Allow your budget to guide you in the right direction

By creating a budget, curbing your spending, and increasing your income, you’re giving yourself a way to break the paycheck to paycheck lifestyle. Just remember: this isn’t something you do once and then forget about. You need to constantly monitor your spending throughout the month and develop sounds financial habits.

Eliminating the paycheck to paycheck lifestyle isn’t hard to do, but it takes work. With diligence, perseverance and commitment, you’ll be on your way to living within your budget without worrying about when your next payday will arrive.

 

6 Tips for Paying Off Debt on a Small Income

If you aren’t earning a lot of money or you’re barely making ends meet, paying off your debt may seem impossible.

People fall into debt for a variety of reasons. Regardless of whether you have mounting credit card bills from past financial mistakes, student loans, medical bills, or something else, debt can feel all-consuming and completely overwhelming. Yet, did you know that it’s possible to pay off every last penny you owe? It’s not always easy, but with some determination and dedication, you can pay off your debt, save more money, and improve your entire financial situation.

Here are 6 tips for paying off debt when you have a small income.

1. Create an emergency fund first

While you may be eager to jump right in and start tackling your debt, if you don’t have an emergency fund, this should be your first goal.

Without an emergency fund or financial buffer, any unexpected costs can derail your debt repayment process. Maybe your car breaks down and needs repairs, or you had a larger heating bill than you budgeted for. Whatever the case, when emergencies come up, you need money – and fast.

So, start an emergency fund now with a separate savings account. This way you aren’t tempted to use it for your day-to-day spending. If this feels overwhelming, start small. Even $500 saved up can help you out in a stressful financial situation.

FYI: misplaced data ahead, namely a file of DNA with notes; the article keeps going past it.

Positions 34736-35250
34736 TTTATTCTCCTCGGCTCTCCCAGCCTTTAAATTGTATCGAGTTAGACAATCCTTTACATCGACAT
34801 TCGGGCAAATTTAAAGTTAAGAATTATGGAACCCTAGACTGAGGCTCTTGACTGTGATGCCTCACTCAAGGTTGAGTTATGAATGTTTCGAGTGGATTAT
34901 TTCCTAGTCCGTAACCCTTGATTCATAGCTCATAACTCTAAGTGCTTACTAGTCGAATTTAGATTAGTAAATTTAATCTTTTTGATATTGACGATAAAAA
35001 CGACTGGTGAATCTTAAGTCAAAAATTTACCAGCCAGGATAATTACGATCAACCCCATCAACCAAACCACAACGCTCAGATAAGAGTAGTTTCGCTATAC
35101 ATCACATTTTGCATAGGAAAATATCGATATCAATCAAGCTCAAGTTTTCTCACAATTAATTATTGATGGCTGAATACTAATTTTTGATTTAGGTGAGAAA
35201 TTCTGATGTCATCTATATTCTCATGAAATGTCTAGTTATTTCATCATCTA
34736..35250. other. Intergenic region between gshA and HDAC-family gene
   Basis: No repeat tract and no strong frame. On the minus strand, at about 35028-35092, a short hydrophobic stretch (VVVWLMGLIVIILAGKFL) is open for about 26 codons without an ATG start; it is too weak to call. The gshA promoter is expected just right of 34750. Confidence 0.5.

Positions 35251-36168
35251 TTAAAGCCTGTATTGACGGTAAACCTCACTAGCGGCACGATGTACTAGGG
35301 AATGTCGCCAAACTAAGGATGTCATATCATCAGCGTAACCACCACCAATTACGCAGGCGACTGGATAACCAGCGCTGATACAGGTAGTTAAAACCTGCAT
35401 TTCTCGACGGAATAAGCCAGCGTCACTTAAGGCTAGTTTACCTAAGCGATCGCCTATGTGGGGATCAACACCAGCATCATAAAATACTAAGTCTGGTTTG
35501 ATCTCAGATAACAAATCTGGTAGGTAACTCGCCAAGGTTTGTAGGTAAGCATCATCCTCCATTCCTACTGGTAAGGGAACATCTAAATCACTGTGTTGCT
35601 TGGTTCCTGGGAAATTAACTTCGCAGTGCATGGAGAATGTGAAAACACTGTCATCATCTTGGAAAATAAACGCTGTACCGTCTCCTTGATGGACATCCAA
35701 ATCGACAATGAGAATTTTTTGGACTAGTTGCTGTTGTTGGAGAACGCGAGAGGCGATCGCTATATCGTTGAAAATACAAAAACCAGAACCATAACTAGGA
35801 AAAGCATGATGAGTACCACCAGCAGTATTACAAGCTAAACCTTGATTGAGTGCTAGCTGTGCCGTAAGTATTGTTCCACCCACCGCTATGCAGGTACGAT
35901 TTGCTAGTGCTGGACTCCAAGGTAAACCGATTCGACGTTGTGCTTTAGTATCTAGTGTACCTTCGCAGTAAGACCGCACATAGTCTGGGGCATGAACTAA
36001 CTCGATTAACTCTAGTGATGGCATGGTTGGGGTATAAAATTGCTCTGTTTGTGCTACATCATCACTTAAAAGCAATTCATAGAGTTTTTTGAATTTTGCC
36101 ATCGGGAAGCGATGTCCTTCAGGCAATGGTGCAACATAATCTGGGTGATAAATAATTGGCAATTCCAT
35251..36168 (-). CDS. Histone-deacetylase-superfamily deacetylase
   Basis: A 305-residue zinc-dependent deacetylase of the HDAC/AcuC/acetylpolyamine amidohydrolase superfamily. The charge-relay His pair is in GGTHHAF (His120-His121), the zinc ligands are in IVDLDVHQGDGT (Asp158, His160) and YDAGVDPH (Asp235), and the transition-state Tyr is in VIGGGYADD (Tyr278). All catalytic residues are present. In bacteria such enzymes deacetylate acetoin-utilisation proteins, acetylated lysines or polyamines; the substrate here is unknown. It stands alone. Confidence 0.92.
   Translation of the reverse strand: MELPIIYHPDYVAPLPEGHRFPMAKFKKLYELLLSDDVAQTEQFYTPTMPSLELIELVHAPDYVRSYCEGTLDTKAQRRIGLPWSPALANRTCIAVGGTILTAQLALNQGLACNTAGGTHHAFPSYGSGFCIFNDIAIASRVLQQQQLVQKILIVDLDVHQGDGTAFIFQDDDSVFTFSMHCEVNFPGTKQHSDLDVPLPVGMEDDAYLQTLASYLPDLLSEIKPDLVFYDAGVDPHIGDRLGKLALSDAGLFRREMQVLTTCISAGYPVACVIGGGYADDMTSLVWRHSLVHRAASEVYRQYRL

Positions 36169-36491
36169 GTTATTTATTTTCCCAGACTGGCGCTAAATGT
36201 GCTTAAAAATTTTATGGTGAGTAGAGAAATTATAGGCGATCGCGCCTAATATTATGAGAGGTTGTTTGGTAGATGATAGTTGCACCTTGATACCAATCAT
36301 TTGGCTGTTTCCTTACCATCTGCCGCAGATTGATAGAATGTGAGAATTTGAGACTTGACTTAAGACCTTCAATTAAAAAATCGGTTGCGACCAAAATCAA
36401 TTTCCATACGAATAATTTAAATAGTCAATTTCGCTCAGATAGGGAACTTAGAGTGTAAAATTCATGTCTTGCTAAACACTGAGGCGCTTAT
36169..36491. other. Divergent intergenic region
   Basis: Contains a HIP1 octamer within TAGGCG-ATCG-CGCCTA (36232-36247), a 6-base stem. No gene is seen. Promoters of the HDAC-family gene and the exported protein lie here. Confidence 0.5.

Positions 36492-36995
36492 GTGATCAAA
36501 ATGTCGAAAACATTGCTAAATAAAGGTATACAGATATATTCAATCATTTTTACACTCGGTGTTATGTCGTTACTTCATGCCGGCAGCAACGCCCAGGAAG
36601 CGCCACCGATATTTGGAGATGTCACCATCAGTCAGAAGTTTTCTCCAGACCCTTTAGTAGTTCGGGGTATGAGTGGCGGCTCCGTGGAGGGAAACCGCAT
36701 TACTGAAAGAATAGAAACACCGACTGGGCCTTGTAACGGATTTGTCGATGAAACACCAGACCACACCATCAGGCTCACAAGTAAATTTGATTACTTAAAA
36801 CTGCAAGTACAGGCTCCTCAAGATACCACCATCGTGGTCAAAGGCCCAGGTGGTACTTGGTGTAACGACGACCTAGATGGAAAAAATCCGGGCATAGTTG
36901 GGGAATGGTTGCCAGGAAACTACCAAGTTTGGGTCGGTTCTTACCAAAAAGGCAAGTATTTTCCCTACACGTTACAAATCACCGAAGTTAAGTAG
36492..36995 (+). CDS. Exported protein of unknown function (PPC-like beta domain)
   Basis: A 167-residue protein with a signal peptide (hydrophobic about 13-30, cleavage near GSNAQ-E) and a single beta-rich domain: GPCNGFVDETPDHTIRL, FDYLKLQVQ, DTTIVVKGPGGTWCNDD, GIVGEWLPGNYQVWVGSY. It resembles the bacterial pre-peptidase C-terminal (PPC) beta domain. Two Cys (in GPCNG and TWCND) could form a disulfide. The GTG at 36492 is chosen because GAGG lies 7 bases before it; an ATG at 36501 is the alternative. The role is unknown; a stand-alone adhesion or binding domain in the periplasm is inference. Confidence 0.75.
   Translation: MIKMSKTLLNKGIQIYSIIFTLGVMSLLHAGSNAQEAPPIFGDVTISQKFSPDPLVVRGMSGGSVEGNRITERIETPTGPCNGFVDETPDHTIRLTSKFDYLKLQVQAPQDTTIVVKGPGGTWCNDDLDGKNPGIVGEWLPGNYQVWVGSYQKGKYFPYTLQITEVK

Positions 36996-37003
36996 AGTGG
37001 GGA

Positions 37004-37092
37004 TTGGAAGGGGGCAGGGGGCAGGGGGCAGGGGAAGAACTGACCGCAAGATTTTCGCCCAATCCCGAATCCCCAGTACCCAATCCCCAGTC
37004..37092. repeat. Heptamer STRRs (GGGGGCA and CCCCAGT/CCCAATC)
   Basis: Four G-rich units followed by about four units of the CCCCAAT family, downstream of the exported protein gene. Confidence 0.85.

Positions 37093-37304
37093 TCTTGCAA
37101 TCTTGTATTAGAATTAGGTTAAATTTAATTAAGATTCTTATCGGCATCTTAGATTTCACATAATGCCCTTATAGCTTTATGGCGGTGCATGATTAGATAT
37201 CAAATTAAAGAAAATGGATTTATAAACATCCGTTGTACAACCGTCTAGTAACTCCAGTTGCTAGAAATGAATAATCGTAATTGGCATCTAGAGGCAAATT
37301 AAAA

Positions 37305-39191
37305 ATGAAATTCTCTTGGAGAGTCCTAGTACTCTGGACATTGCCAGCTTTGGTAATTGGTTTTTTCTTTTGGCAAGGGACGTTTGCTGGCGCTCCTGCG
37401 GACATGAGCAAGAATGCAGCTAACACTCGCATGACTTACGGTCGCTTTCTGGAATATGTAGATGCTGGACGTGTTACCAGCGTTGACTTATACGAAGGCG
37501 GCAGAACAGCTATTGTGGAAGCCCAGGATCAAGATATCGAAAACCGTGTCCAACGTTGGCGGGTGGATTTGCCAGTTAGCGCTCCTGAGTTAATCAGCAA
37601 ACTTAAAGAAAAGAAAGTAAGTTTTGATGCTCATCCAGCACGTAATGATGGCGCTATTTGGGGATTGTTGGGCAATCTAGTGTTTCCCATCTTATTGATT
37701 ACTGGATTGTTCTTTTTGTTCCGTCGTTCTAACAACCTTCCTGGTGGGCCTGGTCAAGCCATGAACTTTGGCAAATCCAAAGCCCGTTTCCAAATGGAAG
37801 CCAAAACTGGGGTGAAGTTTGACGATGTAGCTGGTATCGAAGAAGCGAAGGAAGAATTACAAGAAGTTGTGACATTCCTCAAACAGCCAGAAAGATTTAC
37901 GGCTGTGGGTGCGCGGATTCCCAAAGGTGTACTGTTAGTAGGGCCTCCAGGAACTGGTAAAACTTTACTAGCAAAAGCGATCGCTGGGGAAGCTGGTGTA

2. Develop a “minimum needs” budget

A “minimum needs” budget is a budget that covers just your most basic living expenses, such as rent, groceries, and debt-repayment. It should be pretty bare-bones and should eliminate all non-essential spending.

To start your budget, you first need to determine the cost of your everyday living expenses.

These are bills you can’t cut out – bills that need to be paid every single month, like rent, groceries, and utilities.

As you create your budget, see if there is any way you can work to lower your bills. For instance, if you have an extra bedroom, can you find a roommate to save money on rent or your mortgage? Can you lower your grocery budget by clipping coupons and signing up for your grocery store’s rewards program? Perhaps you can consider cutting out cable to save hundreds, if not thousands, of dollars every year. Every little bit helps. The point of a minimum needs budget is to free up as much cash as you can. Every dollar you have to spare can be put towards paying down your debt.

To help you get going, start budgeting on a spreadsheet or use a budget app. And remember: no matter how you choose to track your money, the most important thing is to set a budget and stick to it.

3. Consider refinancing